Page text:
Over the years we were somehow linked to by SI’s Extra Mustard, Deadspin, ESPN’s True Hoop, ESPN’s Hashmarks, AOL’s Fanhouse, Dime Magazine, featured in a local TV show in Washington DC, quoted in MIT’s Technology Review, had the pleasure of interviewing Gus Johnson, covered the Holiday Bowl and Poinsettia Bowl, covered the IRB Sevens, went to Canada and Florida to preview EA games, attended the ESPY’s, and we even had two of our writers on the short-lived TV show “Fanarchy” on Versus Network. We also recreated Michael Phelps’ diet and stuffed our faces for more than 100,000 people on YouTube. And that’s just a sample of what we managed to accomplish. Not bad for a handful of dumbass college kids.

After all that, we peaked in 2008 and the site dropped off. We wrote less, focused on school and life, and the site grew dormant.

Fast forward four years, countless “site revivals,” a laughable number of half-ass attempts to bring the site back, and we’re going for it again. What’s changed? Why now?

Well, why not?

So we’re back, and with a new focus. We’re not going to don Anonymous masks and incite a revolution in sports media. What we ARE going to do is collect a group of quality writers to help us put together some great sports features. Whether it’s character assassinations of prominent athletes or an in-depth psychological profile of Jose Canseco’s daily Twitter meltdowns (none of us are licensed psychologists), we’re looking to put together content that we enjoy writing as much as you enjoy reading. Terrible cliche aside, look out for new features in the coming weeks as well as a weekly podcast. Who know, maybe we’ll forget about you guys again, lose interest, and Sportable will die forever. Or maybe we’ll actually do it right this time.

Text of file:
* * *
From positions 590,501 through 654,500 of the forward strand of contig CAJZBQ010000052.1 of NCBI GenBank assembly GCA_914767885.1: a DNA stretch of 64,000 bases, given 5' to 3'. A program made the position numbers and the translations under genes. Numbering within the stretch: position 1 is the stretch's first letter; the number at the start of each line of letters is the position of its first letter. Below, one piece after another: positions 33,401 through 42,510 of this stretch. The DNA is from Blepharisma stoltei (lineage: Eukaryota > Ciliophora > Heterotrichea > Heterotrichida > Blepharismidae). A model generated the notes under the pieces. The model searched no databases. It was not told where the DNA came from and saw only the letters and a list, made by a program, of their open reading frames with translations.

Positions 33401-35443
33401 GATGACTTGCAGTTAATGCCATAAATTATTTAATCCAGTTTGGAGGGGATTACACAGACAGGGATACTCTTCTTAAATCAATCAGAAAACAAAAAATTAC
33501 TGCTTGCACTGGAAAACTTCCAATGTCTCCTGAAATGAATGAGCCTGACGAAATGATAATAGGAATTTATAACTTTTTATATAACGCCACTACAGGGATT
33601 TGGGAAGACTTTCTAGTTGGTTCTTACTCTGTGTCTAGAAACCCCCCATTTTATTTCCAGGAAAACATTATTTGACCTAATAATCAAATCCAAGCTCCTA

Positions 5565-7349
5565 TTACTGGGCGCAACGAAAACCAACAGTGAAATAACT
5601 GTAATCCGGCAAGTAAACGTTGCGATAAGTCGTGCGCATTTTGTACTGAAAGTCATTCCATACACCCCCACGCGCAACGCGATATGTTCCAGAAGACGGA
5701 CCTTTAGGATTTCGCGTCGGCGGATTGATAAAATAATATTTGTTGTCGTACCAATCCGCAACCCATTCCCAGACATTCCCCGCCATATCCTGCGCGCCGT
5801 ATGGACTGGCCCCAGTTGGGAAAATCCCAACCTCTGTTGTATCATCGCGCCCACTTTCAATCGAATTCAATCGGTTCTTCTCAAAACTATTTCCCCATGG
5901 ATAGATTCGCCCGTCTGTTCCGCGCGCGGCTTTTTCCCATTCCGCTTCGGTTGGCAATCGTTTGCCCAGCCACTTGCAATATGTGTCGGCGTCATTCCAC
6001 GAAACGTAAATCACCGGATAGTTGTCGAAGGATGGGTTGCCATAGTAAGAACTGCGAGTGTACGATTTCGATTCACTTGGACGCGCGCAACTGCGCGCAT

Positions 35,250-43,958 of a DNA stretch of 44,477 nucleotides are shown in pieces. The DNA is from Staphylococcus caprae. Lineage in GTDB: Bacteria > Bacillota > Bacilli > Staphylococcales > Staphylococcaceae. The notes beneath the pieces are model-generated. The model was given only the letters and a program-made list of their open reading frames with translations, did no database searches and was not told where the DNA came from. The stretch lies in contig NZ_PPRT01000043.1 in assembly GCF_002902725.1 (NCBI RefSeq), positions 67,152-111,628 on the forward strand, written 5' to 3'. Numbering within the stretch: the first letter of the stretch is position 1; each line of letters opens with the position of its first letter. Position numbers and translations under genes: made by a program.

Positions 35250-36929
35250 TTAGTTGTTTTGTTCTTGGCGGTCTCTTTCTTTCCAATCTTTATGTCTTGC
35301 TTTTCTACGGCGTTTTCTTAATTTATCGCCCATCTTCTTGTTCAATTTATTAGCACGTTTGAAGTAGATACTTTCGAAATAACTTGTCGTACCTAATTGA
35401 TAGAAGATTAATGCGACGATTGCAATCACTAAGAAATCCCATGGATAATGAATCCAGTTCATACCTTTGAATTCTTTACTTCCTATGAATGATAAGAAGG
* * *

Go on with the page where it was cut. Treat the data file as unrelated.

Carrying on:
Stay tuned.

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The 8,235th Opinion You’ll Read on Tim Tebow

Rarely, if ever, have we seen a single athlete — scratch that — a single person captivate an entire country with such a polarizing effect as Tim Tebow.  There are two stances on Tebow, love and hate.  There doesn’t seem to be an indifferent middle ground with him.  Why?  Probably because what he’s doing in the NFL has never been seen before.  The Green Bay Packers, eyeing an undefeated season, are a back story to Tim Tebow.  How is that even possible?

Set aside anything you know about football — this isn’t about skill or tangible ability.  It’s not about passing efficiency, it’s not about playbook knowledge, and it’s not even about game planning.  As cliche as it sounds, it’s about winning.  All this guy does is win.  And he does it so inexplicably that it drives people nuts.  How can you explain someone playing as atrocious as Tebow has at times and yet he still manages to win.  His defense has helped.  Kicker Matt Prater has cashed in some seriously large field goals at times too.  But most of it goes back to Tebow and his uncanny ability to make the improbable happen each and every week.

The latest in Tebow swirl is the mic’d up piece that NFL Network did on him during last week’s (once again) improbable win over the Bears.  Tebow comes off as downright flawless in the video — saying prayers on the sidelines, killing opponents like Julius Peppers and Brian Urlacher who are trying to rip his head off with compliments like “nice play man” and “good play, Brian”, and inevitably winning yet again. Where’s the bad part of this guy?  Doesn’t he ever get mad?  Where’s his weakness?  This is the root of Tebow hate — he’s too perfect. [click to continue…]